news aggregator

We're Overdosing On Medicine: Time To Embrace Uncertainty Instead

Science2.0 - 4 hours 9 min ago

The more we learn about the problem of too much medicine and what’s driving it, the harder it seems to imagine effective solutions. Winding back unnecessary tests and treatments will require a raft of reforms across medical research, education and regulation.

But to enable those reforms to take root, we may need to cultivate a fundamental shift in our thinking about the limits of medicine.

It’s time to free ourselves from the dangerous fantasy that medical technology can deliver us from the realities of uncertainty, aging and death.

-->

read more

Categories: Science2.0

We're Overdosing On Medicine: Time To Embrace Uncertainty Instead

General - 4 hours 9 min ago

The more we learn about the problem of too much medicine and what’s driving it, the harder it seems to imagine effective solutions. Winding back unnecessary tests and treatments will require a raft of reforms across medical research, education and regulation.

But to enable those reforms to take root, we may need to cultivate a fundamental shift in our thinking about the limits of medicine.

It’s time to free ourselves from the dangerous fantasy that medical technology can deliver us from the realities of uncertainty, aging and death.

-->

read more

Categories: News

Clinical Validation For LOXO-101 Against TRK Fusion Cancer

Science2.0 - 8 hours 15 min ago

Loxo Oncology, Inc. and The University of Colorado Cancer Center today announced the publication of a research brief describing the first patient with a tropomyosin receptor kinase (TRK) fusion cancer enrolled in the Phase 1 dose escalation trial of LOXO-101, the only selective TRK inhibitor in clinical development. Additional contributors to the paper include the Knight Cancer Institute at Oregon Health&Science University and Foundation Medicine, Inc. (Nasdaq:FMI).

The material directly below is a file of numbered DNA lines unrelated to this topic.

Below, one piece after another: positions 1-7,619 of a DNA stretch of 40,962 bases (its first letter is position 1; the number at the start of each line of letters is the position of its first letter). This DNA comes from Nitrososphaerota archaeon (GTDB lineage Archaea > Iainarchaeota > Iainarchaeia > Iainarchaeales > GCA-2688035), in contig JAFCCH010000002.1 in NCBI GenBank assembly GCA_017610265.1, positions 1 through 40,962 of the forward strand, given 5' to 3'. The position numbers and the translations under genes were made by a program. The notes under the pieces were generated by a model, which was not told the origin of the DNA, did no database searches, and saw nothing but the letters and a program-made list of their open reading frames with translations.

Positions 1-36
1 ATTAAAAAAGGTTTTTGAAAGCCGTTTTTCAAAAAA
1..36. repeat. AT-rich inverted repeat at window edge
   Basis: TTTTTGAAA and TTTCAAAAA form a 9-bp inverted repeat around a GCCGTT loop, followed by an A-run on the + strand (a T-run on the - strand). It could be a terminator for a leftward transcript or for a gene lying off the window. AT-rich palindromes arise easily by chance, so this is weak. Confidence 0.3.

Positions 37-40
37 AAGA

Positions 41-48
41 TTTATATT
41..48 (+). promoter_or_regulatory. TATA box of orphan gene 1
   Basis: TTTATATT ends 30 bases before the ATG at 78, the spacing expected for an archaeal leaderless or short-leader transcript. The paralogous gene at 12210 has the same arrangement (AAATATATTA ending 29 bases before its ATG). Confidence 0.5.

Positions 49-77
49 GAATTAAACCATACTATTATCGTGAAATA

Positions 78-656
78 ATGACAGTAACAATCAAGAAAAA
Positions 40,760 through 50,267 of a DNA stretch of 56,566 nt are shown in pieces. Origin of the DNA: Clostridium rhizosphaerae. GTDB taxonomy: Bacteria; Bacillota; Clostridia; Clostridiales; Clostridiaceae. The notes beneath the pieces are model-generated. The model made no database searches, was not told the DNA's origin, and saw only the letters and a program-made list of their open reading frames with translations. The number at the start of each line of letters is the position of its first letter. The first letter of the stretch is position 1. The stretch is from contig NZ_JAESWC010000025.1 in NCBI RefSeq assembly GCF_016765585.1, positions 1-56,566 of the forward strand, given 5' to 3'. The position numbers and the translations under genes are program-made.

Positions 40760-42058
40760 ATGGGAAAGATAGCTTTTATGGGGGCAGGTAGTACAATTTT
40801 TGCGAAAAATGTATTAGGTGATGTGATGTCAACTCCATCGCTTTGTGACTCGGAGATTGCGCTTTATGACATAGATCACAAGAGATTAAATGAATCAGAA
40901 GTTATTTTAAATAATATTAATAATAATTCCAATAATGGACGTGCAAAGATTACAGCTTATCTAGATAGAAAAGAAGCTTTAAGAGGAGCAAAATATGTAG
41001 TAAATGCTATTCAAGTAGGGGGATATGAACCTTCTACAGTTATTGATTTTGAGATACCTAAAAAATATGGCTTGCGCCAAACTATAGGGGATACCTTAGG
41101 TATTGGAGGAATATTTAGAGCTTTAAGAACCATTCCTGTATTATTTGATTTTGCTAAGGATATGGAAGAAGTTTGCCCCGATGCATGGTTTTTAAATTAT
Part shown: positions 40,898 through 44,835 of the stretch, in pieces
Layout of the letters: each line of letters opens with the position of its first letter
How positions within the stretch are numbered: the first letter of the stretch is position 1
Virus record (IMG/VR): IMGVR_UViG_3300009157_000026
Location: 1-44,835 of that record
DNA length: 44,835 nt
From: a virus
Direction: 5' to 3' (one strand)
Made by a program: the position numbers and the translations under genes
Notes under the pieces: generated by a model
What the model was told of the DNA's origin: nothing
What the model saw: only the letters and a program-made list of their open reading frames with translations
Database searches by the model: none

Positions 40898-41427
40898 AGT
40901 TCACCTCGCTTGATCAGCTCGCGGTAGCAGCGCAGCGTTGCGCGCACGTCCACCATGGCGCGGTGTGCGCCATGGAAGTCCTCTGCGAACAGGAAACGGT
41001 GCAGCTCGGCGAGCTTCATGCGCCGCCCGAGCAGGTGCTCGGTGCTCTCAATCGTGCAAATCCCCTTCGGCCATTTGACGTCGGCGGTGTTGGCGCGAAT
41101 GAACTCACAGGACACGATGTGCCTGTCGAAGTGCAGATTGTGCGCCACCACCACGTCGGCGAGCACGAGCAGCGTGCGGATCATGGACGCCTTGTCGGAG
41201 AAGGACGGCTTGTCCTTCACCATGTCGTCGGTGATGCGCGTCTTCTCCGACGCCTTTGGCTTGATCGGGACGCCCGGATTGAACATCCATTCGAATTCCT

read more

Categories: Science2.0

Clinical Validation For LOXO-101 Against TRK Fusion Cancer

General - 8 hours 15 min ago

Loxo Oncology, Inc. and The University of Colorado Cancer Center today announced the publication of a research brief describing the first patient with a tropomyosin receptor kinase (TRK) fusion cancer enrolled in the Phase 1 dose escalation trial of LOXO-101, the only selective TRK inhibitor in clinical development. Additional contributors to the paper include the Knight Cancer Institute at Oregon Health&Science University and Foundation Medicine, Inc. (Nasdaq:FMI).


read more

Categories: News

Resolving The Cancer/Diet Paradox

Science2.0 - 8 hours 43 min ago

How much does diet affect the cancer patient? Do "antioxidants" really play an important role in health - or are they causing more cancers than they cure? And what exactly is the relationship between obesity and cancer?